There are indications that because of its feasibility study, the availability of relevant raw material and infrastructure access, the Chinese would offer to develop the Rashakai SEZ on their own for industrial units relating to fruit, textile and packaging.
Almost all the provincial and regional governments have submitted their feasibility studies, except Balochistan which has yet to complete the task.
The initial plan is flexible and is aimed at starting work immediately in those SEZs and projects which are ready and to chip in others as they get ready.
The special economic or industrial zones also include the Dhabeji economic zone in Sindh, for which 1,000 acres have been earmarked, whereas the development of an industrial park on 1,500 acres of Pakistan Steel Mills’ land at Port Qasim is awaiting land transfer.
Moreover, the 200-acre Bostan industrial zone in Balochistan, Allama Iqbal industrial city near Faisalabad, Mohmand marble city in Fata, ICT model industrial zone in Islamabad and a mix-industry special zone in Mirpur, AJK, are under process but have yet to take off.
One challenging aspect of the CPEC is the availability of portable water for Gwadar Port City, for which authorities are running from pillar to post. Against the requirement of 12 million gallons per day (MGD) for the port city, the authorities have been able to ensure around 1MGD for now. The supply would be increased to 5MGD with the installation of a desalination plant in six to 10 months.
As for the Long Term Plan, the draft has already been finalised by the two sides under which CPEC should take an initial shape by 2020, addressing major bottlenecks to Pakistan’s economic and social development, and for the CPEC to start boosting economic growth for both countries.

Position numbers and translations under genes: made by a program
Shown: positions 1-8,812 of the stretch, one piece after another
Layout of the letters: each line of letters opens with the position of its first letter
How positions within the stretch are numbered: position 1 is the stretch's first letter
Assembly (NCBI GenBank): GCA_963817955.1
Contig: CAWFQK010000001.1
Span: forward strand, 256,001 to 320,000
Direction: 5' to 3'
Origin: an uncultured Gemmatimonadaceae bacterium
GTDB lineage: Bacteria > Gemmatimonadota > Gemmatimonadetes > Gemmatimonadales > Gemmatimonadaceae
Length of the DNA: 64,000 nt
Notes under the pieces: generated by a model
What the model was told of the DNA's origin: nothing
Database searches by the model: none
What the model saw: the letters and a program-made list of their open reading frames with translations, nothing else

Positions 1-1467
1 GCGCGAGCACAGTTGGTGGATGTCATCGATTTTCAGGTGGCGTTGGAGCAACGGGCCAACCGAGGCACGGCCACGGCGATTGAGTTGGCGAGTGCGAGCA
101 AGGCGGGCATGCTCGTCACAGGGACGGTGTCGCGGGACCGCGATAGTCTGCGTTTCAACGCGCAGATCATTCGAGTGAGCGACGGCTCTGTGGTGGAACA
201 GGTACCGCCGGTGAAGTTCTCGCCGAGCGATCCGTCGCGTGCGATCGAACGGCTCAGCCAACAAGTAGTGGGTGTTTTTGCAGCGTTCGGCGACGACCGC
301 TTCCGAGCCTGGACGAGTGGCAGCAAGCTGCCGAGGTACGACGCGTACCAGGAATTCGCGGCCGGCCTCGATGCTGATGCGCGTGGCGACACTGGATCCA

“By 2025, the CPEC building shall be basically done, the industrial system approximately complete, major economic functions brought into play in a holistic way, the people’s livelihood along the CPEC significantly improved, regional development more balanced and all the goals of Vision 2025 achieved,” says the LTP.
The LTP envisions the two countries striving for synchronisation and reciprocity of economic development.
China’s key objective is to gain the quality and efficiency improvement of the textile and clothing industry, expand its size and increase the supply of high value-added products, and in the process promote the Kashgar Economic and Technological Development Zone, and Caohu Industrial Park to adopt means like export processing.
On the Pakistani side, the key objective is to expand cooperation in the appliance industry, promote Pakistan’s industries from assembling imported parts and components to localised production of parts, and encourage various forms of Chinese enterprises to enter the Pakistani market to improve the development of energy efficient appliance industry.
It also envisages industrial capacity cooperation in sectors such as chemicals, engineering, agro, iron and steel and construction materials, and the of use efficient, energy-saving and environmental friendly processes and equipment to meet the demands of Pakistan’s local markets while further expanding into the international market.